The Delicious Ghosts at Arnaud’s

Posted by blogger in New Orleans Ghost Tours
The Delicious Ghosts at Arnaud’s - Photo

In 1918, a French wine salesman named Arnaud Cazenave decided to jump into the thriving New Orleans restaurant industry. The result was Arnaud’s, which today is one of four restaurants in the world serving authentic Creole cuisine, known collectively as the Grand Dames. Not only does Arnaud’s have the largest kitchen in the city, it’s the biggest restaurant in New Orleans. Period. In addition to the large seating capacity, the restaurant also has 14 private dining rooms, a massive bar, and a Mardi Gras Museum. But Arnaud’s has a dirty secret. Behind the best Oysters Bienville in town are some of the tastiest ghosts New Orleans has to offer. Count Arnaud, as he likes to be called, has been spotted wearing his favorite tuxedo while patiently observing the restaurant’s operations. Despite the fact that he died in 1948, Count Arnaud still runs the restaurant from the afterlife. If he doesn’t like something, he makes sure that it gets fixed. He’s been known to rearrange silverware and furniture to suit his liking. The Count’s daughter, Germaine, also haunts the restaurant. She keeps an eye on the Mardi Gras Museum, as it houses some of her favorite dresses. Guests and staff of Arnaud’s claim to occasionally see Germaine’s ghost as a misty apparition floating around the museum. She’s also been spotted coming out of the lady’s room. Hey, ghosts have to use the bathroom too!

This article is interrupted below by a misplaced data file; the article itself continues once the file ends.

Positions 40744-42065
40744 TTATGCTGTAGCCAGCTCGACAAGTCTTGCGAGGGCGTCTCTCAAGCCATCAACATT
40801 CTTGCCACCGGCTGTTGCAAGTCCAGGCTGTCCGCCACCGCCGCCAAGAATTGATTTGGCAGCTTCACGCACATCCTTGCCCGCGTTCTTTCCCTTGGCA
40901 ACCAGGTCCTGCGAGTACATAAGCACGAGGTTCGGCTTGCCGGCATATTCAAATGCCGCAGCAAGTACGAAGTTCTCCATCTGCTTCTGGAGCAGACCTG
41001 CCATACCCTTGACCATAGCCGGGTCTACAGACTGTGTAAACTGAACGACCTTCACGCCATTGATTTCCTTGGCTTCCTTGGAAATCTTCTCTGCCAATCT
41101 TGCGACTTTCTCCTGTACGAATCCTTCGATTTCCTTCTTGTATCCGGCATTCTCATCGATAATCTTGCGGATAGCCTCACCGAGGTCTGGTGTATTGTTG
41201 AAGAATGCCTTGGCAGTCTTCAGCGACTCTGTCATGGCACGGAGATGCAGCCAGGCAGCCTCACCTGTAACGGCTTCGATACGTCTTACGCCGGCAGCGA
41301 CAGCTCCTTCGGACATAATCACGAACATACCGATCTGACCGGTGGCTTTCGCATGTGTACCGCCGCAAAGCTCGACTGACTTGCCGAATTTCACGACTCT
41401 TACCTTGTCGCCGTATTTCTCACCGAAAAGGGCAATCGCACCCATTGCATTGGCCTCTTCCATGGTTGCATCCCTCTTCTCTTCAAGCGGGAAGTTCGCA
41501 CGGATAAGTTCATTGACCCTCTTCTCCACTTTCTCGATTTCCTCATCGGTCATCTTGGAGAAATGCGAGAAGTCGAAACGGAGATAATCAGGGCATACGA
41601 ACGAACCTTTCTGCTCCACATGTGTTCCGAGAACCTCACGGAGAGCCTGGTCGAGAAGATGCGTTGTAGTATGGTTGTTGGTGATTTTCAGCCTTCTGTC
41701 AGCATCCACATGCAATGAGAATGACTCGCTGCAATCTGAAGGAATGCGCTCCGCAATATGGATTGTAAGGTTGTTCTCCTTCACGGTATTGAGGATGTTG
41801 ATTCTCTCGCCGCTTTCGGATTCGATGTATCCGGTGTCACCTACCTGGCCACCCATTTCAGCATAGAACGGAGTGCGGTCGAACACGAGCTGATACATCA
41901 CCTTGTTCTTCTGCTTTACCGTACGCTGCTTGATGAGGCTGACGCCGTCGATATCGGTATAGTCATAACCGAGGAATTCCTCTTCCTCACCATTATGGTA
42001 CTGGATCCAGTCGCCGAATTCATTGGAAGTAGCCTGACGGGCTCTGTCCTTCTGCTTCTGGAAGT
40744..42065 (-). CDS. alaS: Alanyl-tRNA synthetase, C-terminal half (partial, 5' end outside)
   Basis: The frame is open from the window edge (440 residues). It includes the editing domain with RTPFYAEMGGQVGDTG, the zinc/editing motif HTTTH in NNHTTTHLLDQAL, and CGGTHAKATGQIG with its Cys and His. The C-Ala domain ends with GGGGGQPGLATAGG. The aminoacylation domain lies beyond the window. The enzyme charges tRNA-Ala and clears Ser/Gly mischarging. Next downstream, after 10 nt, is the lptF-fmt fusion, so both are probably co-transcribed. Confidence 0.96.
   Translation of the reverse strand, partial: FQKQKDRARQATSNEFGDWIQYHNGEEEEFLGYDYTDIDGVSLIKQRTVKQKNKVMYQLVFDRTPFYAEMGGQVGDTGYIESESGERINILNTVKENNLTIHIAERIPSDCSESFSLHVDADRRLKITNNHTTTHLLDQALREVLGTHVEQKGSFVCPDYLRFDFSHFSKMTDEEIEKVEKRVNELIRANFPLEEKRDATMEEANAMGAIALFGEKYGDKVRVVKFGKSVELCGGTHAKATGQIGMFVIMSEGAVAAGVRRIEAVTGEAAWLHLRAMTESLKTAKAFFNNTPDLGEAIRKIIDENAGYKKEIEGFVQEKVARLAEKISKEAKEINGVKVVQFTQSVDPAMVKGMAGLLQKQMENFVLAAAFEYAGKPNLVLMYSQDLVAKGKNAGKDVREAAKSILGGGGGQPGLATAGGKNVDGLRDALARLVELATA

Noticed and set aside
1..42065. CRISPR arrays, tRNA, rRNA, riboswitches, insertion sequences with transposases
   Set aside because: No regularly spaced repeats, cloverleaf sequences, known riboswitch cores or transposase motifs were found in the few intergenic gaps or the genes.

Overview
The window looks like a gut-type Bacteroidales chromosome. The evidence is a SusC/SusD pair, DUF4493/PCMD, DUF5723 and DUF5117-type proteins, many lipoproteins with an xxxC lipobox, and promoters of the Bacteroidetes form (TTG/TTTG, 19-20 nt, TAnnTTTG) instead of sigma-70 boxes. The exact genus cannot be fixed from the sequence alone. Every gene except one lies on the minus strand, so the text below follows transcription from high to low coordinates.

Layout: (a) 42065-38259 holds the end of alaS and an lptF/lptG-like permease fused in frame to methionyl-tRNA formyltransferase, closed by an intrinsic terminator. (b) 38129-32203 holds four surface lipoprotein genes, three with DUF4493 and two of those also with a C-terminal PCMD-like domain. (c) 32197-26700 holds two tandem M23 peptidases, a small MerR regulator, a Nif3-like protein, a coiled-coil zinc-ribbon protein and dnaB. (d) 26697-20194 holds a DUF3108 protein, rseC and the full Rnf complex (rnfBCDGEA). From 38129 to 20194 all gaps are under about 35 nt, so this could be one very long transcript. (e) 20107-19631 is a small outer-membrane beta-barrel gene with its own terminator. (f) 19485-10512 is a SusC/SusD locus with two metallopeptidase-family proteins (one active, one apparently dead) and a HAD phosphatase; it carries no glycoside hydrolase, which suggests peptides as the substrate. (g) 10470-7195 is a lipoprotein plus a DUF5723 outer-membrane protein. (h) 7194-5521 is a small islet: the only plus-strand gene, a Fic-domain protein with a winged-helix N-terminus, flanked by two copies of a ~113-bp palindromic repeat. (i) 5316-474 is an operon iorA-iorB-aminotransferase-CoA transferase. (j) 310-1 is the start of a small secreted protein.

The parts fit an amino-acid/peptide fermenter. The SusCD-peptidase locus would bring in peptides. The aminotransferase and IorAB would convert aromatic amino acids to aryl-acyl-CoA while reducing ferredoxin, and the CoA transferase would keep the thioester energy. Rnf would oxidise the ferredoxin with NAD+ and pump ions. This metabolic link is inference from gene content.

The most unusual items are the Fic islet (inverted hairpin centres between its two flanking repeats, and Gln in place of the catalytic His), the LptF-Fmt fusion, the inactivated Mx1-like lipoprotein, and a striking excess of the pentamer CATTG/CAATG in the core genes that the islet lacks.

The Early Days of Arnaud’s

Arnaud Cazenave was a wine salesman from France trying to make it in the Big Easy. He decided to get into the restaurant industry after seeing some of the bigwigs around town dropping serious cash at high-end restaurants. In 1918, he launched Arnaud’s, his namesake Creole restaurant catering to the city’s socialites. Despite being geared to the locals, Count Arnaud attracted an international following.

Arnaud’s was profitable. Very profitable. So much so that they invested their money towards the restaurant’s expansion. Count Arnaud began buying up adjacent properties to grow his business. He bought 13 other buildings on the block, many of them being used as brothels, opium dens, or outright abandoned. He was gentrifying the neighborhood. He used the extra space to expand his kitchen, which today is still the largest kitchen in New Orleans. He also built a grand ballroom, several private dining rooms, and private corridors for his VIP guests.

Unfortunately for the Count, Prohibition would pump the brakes on his business. Being a former wine salesman, Count Arnaud wasn’t going to let legality get in the way of his cultural traditions. He circumvented the laws by offering his customers “coffee that they couldn’t get anywhere else.” He used his private dining rooms and hidden backroom bars rooms as safe spaces where his customers could drink freely. Eventually, the long nose of the law sniffed out Arnaud’s hidden speakeasies. The Count was arrested, and his restaurant shut down and padlocked. He fought the allegations in court and won, just in time for the end of Prohibition.